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Young Pastor: You speak blasphemy, sir!
Man in the Yellow Suit: Fluently.
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What we Tucks have, you can’t call it living. We just… are. We’re like rocks, stuck at the side of a stream.
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Immortality isn’t everything the preachers crack it up to be.

Quotes from the film version of TUCK EVERLASTING

Back from the Hawkeye State, where I had the temerity to hold a seminar two blocks from the University of Iowa homecoming game. Went well, as did the next day in Des Moines. Met more fabulous folks including Jaime and Brian Sabel and Becky Mason of Iowa Secularists and our very own blogreader Ei! Plus some nice Amish ladies at the airport.

Driving through corn and a lovely plague of black butterflies on the way to Iowa City, I found myself thinking about a question from an earlier seminar — Cincinnati, maybe. A young man introduced himself as a quite recent deconvert from fundamentalism and told me he’d been struggling with the problem of meaning in the absence of eternal life. If we live for a while and then cease to be, what exactly is the point?

The meaning thing is a legitimate problem. I’ve written before about the ways in which we discover meaning, but that’s down here on the local level of our experience. He was asking the larger philosophical question about the Point of It All. And that’s a much more interesting problem.

Thing is, I don’t remotely see how immortality solves it.

If I live to be eighty instead of forty, is my life more intrinsically meaningful? I think most would agree it is not. How about 200 years, or 500? Ten thousand? These are changes in quantity that don’t seem to affect the M&P question at all. No matter how long you live, right up to eternity, the basic M&P question remains in place. In fact, the excellent novel and movie Tuck Everlasting convincingly makes the opposite claim — that immortality actually robs life of its meaning.

Some suggest that religion solves the problem by means other than everlasting life. Our purpose is to do God’s will, and so on. Aside from how deeply dissatisfying this ant-farm model of meaning should be to any thinking person, it only transfers the question up one level: What is the purpose of God, and why, in the grandest scheme, is this hobby of his worth the time spent cleaning our cage?

Meaning is a legitimate human puzzle. The question is whether this abstracted, higher-level meaninglessness troubles you or not. Unlike death, I don’t find ultimate meaninglessness too arresting a thought, though I have seriously struggled at times with local, personal, self-discovered meaning. As I wrote last year (You put your whole self in, 6/5/07):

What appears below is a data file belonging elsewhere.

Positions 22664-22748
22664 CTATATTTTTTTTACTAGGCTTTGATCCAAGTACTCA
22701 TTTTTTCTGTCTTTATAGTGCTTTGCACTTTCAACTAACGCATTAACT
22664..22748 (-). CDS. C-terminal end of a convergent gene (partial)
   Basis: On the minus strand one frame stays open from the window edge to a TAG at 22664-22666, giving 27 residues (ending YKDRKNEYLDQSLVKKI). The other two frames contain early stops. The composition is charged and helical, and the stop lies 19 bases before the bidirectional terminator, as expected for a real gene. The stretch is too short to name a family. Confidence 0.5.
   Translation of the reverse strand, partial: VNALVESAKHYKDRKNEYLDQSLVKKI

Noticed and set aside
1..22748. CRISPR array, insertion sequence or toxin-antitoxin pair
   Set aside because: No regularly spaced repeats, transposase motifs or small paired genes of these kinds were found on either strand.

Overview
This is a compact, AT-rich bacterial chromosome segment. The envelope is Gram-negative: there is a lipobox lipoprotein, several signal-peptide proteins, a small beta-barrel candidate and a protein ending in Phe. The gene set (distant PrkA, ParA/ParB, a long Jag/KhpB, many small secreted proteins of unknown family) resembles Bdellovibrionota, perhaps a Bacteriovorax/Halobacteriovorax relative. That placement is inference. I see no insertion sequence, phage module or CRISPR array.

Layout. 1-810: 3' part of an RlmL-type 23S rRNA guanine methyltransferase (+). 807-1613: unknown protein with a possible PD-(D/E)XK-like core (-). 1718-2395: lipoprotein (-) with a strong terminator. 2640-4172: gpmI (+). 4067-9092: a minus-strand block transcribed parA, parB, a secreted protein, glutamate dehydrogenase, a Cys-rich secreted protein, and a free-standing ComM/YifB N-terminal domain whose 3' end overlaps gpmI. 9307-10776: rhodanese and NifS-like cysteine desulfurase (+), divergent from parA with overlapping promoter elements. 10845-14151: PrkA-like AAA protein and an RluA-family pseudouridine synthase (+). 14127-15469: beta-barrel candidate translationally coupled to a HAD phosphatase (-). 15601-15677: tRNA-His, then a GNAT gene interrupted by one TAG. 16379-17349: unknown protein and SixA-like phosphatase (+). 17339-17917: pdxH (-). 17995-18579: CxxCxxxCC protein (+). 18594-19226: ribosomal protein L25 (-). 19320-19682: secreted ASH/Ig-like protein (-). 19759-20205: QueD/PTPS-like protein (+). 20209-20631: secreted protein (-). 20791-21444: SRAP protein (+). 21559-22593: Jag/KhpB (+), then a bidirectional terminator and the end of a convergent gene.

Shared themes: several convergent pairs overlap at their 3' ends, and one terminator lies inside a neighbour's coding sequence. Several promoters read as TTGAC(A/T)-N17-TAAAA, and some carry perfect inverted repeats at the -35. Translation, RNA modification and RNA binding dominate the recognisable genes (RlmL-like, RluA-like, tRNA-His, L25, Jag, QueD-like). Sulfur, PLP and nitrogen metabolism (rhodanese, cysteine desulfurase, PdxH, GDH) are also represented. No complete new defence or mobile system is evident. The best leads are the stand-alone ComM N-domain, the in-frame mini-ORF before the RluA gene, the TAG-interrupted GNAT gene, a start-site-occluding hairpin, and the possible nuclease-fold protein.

I don’t imagine other animals have “meaning crises,” but our cortical freakishness makes us feel that we need more than just the lucky fact of being — makes us imagine these enormous, fatal holes and cracks in our meaning and purpose.

Hence the use of God as meaning-spackle.

When I was a kid, my purposometer (purr-puh-SAH-mit-ter), was always in the 90s on a scale of 100. Didn’t even have to try. I knew what I was here for: getting good grades, playing the clarinet, getting Muriel Ruffino to kiss me (Editor’s note: MISSION ACCOMPLISHED, booyah!), getting into college, getting various other girls to kiss and etc. me (mission roughly 17% accomplished). And so on.

Much like your need for a pancreas, you never even know you have the need for meaning and purpose until it begins to fail — which mine did, in no uncertain terms, as I sat black-robed and square-hatted in a folding chair on a Berkeley lawn, not hearing the words of some famous anthropologist standing before me and 150 other black-robed, square-hatted, non-hearing 22-year-olds.

For the first time in my life, I had no earthly idea what was next. It was my first genuine core-shaking crisis of meaning and purpose.

But for reasons I’m not sure about, that larger question — call it cosmic M&P — has never pecked too hard at my consciousness. The best I can do is acknowledge that it is legit and note that religion doesn’t cure it.

Those who aren’t as incurious as I can always imagine themselves in Yahweh’s ant farm — or engage, along with Viktor Frankl and others, in a truly difficult and probably worthwhile bit of philosophical work.

Lemme know how it goes.

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Dale McGowan is the author of Parenting Beyond Belief, Raising Freethinkers, and Atheism for Dummies. He holds a BA in evolutionary anthropology and a PhD in music.